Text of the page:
Each day entailed a combination of reading and plotting new configurations on maps, interspersed with studying, measuring and intuiting the land, water, wind and vegetation.

“We put a bit down on paper and then we go out and look at it, and then we come back in and add some more scribbles,” Doherty explained.

He established a participatory, peer-based learning environment by dividing participants into small groups each charged with developing their own plans, making presentations and asking questions at the same time as he was conducting his own assessment and design.

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Not surprisingly, the roughly two-dozen who participated in all or part of the course were interested in food production, landscape management or both. More intriguing was that everyone brought a broader social mission to their ambitions as well.

That common thread made perfect sense to Doherty.

“Agriculture is a social act, because it feeds the world,” he said. “In some ways it’s the ultimate social activity. It’s the foundation of civilization as we know it.”

Those attending from the surrounding region included Brian Lassek, of Black Forest, who is involved with Fox Hole Homes, a New Mexico nonprofit that seeks to create sustainable off-the-grid housing communities for homeless veterans. “For me, all of this stuff is about freedom,” he said, emphasizing the importance of psychological freedom and freedom from addiction. He wants to redesign communities in ways that enhance the health, well being and social support of residents.

“I understand that homelessness is not just about financial or social issues. You can’t solve it by throwing money at it,” he said.

Becky Elder, owner of Blue Planet Earthscapes, a permaculture design business in Colorado Springs, was attracted by the chance to watch ecological design principles applied across sweeping acreages.

“I’ve been doing permaculture on a small scale since 2002, but it’s so interesting to look at this from the standpoint of a large expansive farm and the acres beyond it,” she said. “I’ve wanted to do something like this for a long time. Converting 500-square-foot yards is great, but it doesn’t have the same effect. It isn’t the solution. I just think seeing this process done on a broad scale is really powerful.”

Similarly, John Hoag, a Colorado Springs-based architect specializing in green building, said the project had broadened his perspective.

“Water has many more roles in the function and management of a property than I previously imagined,” he said. “I’m finding things here that might apply to my future endeavors and also learning about what the most passionate permaculture practitioners are doing around the world today.”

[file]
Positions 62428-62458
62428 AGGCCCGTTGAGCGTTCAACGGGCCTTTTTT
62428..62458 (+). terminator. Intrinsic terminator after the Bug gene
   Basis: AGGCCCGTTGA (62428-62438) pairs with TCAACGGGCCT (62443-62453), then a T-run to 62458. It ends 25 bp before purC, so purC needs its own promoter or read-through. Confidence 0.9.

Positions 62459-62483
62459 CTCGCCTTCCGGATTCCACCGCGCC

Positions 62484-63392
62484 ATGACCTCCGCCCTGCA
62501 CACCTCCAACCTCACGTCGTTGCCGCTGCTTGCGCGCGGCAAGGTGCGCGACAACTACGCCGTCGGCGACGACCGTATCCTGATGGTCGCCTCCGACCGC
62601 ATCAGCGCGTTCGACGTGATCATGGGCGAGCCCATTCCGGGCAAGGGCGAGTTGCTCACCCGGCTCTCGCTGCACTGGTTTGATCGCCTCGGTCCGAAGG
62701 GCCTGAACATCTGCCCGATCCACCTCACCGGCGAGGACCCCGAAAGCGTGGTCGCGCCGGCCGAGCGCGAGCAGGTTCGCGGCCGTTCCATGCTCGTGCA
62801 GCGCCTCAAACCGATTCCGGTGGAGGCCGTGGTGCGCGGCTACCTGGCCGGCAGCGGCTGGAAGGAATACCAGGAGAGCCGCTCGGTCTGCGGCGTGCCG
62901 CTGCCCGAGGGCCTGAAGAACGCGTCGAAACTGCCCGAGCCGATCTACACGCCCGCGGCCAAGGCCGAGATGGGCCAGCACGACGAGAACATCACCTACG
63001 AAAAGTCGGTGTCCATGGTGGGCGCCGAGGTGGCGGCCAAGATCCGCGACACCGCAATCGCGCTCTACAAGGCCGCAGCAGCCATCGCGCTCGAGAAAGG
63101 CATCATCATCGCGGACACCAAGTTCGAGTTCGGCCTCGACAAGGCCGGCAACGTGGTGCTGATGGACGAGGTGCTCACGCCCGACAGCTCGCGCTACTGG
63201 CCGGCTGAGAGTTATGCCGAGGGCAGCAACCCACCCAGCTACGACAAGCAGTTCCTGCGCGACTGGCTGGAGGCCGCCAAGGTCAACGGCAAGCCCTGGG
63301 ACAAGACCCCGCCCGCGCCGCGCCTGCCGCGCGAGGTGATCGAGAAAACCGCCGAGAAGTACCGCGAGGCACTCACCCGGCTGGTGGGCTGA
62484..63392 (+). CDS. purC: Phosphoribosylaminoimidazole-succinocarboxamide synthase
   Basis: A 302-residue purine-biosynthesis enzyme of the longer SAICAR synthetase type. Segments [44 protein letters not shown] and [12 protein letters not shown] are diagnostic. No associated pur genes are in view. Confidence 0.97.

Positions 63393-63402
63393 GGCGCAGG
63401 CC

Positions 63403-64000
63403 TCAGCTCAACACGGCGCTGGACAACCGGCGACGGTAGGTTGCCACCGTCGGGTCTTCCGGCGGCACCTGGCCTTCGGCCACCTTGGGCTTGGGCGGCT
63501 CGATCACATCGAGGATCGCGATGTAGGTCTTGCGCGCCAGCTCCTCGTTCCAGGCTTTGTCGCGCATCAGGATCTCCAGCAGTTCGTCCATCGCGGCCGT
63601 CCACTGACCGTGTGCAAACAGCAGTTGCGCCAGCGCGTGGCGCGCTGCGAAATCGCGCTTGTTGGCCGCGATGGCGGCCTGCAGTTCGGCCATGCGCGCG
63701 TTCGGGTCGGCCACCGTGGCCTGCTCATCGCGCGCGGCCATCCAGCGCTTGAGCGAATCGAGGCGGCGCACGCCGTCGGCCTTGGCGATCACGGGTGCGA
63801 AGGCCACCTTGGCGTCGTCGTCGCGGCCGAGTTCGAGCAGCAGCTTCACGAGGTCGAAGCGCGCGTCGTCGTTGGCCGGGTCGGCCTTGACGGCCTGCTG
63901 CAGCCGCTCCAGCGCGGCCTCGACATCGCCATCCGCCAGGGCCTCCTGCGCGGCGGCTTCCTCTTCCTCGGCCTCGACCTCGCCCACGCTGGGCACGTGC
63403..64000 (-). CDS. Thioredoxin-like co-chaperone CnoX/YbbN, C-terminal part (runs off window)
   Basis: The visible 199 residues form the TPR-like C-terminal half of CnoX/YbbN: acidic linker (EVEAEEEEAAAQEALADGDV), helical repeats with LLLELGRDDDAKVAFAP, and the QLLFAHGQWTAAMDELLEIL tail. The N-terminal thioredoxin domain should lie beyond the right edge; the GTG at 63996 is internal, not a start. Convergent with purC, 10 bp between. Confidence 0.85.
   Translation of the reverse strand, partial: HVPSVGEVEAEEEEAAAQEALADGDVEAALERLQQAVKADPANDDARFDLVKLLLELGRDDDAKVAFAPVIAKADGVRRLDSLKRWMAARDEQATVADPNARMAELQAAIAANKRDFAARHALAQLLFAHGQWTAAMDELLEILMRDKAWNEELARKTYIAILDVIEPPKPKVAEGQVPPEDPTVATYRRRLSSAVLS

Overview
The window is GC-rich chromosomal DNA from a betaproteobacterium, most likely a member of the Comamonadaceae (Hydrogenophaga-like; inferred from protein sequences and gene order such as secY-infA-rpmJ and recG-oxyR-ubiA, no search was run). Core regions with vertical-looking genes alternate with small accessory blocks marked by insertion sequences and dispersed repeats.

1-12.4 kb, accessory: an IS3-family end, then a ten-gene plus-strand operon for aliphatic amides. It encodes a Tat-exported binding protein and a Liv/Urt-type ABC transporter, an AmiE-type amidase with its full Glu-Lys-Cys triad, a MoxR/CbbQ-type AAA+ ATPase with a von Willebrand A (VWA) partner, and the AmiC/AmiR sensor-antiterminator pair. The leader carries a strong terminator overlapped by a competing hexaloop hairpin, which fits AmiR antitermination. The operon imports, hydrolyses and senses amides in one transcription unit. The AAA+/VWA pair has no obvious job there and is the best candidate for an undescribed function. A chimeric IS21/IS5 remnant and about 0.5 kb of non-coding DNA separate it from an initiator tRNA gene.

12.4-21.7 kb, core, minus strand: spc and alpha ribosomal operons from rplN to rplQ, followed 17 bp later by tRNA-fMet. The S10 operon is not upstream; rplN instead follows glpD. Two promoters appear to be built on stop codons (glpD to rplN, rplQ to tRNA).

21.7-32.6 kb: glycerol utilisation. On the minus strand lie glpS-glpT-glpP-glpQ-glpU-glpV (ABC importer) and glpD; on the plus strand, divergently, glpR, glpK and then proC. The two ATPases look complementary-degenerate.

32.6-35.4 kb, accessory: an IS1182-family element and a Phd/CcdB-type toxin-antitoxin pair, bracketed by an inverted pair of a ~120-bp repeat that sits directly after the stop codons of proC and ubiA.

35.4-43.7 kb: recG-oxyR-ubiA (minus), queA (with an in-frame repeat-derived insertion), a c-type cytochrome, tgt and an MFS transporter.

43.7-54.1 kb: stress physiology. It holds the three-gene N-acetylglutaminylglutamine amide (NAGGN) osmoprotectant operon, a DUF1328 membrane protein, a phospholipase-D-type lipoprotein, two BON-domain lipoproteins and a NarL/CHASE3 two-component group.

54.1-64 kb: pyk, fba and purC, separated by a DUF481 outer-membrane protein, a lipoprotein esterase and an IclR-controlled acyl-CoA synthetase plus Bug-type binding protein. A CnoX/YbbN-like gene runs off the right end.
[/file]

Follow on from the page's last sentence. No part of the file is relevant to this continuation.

Also hailing from southern Colorado was Ryan Sanders, who owns 6 ½ acres near Beulah at the headwaters of the Arkansas River. As he develops the property, he hopes to create a sustainable management model for grazing lands that can be adopted by neighboring ranchers.

One last-minute guest to the party was Christopher Gish, who works in food service at Linger Restaurant in Denver. Doherty and his family had dinner there with Mike Callicrate the night before the course began and offered Gish, who ended up waiting on them, a scholarship to attend. Gish was blown away by the invitation, in no small part because it gave him a chance to become intimately familiar with the ranch that provides the beef featured in several popular dishes at the restaurant, including the sliders, barbecue tacos, Cubano sandwiches and something called “hangover ramen.”

“I knew about the past history and the cattle marketing lawsuits Mike had been involved in and everything, but being able to see firsthand the future of the farm unfolding and how it’s setting the path for other farms, that was just an incredible experience,” he said. (Read more of his reflections, HERE.)

Gish traded out part of his time at the workshop with another member of the Linger waitstaff, Eric Goodline. The two are supporting the development of an eco-friendly orphanage and library in Nepal through the Seeds of Change Foundation, which Gish founded.

Other participants came from farther afield. Skyler Adamson works with a community orchard and edible landscaping project in Lawrence, Kan. Peter Allen is a former ecology professor from Madison, Wis., who wanted to put his preaching into practice by starting a successful sustainable farm and meat CSA. Justin Bramhall runs a retreat center an hour and a half south of Tucson and dreams of transforming it into an ecological demonstration site.